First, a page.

OP Sequence

OP: 「徒然モノクローム」 (Tsurezure Monochrome) by フジファブリック (FUJIFABRIC)
Watch the OP!: Streaming ▼

「テンパってフィッシング」 (Tenpatte Fisshingu)
“Panicked Fishing”

I didn’t know what I was getting into with Tsuritama. Even after spending time with the first episode, I honestly still can’t tell you what the show is about. What I can confidently say though, is that it’s the most refreshing show I’ve seen coming out of the last few seasons’ worth of anime.

Enter transfer student Sanada Yuki (Ohsaka Ryota), a schizophrenic high school boy who for of yet-to-be-known reasons, moves around Japan frequently with his hipster grandma Kate (Hirano Fumi). His latest move brings him to the island of EndoshimaEnoshima, where he meets Haru (Irino Miyu), an eccentric boy/classmate/friend who believes himself to be an extraterrestrial and can apparently talk to fishes. Oh, and then he moves in with Yuki that very same day. Observing the self-proclaimed alien from afar is the duck-carrying Indian Akira Agarkar Yamada (Sugita Tomokazu) with his posse of the Men In Black. And to top off the quartet in this anime with boys fishing, what better but a professional fishing prince in Natsuki Usami (Uchiyama Kouki)? Here comes the real kicker: Through the powers of friendship, bromance and fishing combined, these four will somehow save the world. From what…? That’s anybody’s guess, really.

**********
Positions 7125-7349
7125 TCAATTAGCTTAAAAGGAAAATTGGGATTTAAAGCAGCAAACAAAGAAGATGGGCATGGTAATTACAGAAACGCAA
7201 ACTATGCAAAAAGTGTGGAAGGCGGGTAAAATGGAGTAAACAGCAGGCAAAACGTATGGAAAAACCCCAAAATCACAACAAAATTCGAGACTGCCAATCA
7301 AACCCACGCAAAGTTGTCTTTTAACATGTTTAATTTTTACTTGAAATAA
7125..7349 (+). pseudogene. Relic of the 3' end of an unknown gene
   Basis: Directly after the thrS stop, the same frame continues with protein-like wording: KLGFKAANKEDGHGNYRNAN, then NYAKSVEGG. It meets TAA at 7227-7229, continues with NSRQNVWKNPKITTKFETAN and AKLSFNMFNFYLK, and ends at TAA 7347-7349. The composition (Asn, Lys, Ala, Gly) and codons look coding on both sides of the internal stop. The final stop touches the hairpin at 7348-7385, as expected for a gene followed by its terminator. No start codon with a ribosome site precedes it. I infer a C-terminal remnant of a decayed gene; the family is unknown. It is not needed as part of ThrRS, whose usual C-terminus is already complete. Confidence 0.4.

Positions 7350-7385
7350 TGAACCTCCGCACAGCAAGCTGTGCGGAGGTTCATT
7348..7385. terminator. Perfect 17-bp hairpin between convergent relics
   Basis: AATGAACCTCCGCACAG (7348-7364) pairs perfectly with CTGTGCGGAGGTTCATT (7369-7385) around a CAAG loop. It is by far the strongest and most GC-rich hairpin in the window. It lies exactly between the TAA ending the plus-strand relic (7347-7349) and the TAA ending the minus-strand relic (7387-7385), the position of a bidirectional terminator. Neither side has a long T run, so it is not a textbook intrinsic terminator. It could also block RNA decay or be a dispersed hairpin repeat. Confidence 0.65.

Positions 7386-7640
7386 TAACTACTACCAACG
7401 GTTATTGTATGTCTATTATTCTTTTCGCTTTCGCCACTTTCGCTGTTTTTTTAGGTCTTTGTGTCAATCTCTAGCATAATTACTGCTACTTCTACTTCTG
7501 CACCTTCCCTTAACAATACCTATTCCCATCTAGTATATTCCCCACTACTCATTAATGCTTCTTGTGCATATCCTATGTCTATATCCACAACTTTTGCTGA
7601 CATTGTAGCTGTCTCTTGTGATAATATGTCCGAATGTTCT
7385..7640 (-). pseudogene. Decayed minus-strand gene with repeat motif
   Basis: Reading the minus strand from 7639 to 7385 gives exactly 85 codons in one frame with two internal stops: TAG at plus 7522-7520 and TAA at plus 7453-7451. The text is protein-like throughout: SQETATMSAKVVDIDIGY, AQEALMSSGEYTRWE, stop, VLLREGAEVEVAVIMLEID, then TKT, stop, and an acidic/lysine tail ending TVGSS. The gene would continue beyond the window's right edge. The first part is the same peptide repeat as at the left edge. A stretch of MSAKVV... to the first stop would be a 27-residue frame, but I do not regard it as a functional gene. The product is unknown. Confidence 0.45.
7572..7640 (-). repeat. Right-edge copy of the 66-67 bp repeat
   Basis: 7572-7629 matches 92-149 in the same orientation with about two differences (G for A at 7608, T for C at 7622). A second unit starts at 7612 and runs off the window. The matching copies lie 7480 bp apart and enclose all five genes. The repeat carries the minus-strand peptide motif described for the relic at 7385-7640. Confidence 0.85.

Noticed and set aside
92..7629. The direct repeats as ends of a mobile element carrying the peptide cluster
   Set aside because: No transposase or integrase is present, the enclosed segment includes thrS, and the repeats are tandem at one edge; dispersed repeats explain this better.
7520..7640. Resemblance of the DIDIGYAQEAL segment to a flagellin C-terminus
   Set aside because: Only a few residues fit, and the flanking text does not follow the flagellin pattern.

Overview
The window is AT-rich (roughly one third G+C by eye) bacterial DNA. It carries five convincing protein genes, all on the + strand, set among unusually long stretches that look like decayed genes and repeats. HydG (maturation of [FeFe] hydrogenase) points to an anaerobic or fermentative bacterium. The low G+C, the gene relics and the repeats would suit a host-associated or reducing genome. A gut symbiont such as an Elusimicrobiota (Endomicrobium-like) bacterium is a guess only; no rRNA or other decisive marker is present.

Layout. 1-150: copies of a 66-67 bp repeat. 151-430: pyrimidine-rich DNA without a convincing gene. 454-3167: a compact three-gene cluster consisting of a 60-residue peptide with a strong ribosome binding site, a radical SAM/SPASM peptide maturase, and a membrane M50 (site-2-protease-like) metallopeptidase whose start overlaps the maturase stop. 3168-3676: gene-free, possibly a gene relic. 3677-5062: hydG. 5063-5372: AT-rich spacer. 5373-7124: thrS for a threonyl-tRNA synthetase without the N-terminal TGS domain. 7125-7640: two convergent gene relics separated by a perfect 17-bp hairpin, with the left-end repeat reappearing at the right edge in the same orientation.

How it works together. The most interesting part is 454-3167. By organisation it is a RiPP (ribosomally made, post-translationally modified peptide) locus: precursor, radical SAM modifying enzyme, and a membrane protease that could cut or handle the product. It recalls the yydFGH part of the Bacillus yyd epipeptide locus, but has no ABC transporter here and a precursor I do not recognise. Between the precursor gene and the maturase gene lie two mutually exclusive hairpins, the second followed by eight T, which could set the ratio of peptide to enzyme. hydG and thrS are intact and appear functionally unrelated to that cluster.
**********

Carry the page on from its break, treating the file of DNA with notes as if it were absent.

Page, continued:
Oh yes, did I mention there was a hippy grandma and a talking fish in this mix of all this?

Like the short summary implies, the first episode of Tsuritama sets up one of the most oddly unique premise for a story that I’ve seen in a long time, populating it with a cast of characters that feels wholly original and refreshingly different despite drawing from common tropes of anime. Take Yuki’s unassertive nature along with his tendency to breakdown under stress; we see characters like this in almost every other anime (Case in point: Haruyuki of Accel World from this season), but his personality is illustrated through amazingly ordinary exchanges that feels immediately familiar and relatable, especially if you’ve been in similar circumstances, which was the case for me. (Crowd nerves, debating to give up seat on a packed train.) His antics are further played to comical results with his schizophrenia that comes in the form of an impressively animated drowning sequence, giving an overused trope a bizarrely entertaining twist that even ties into the overarching aquatic theme.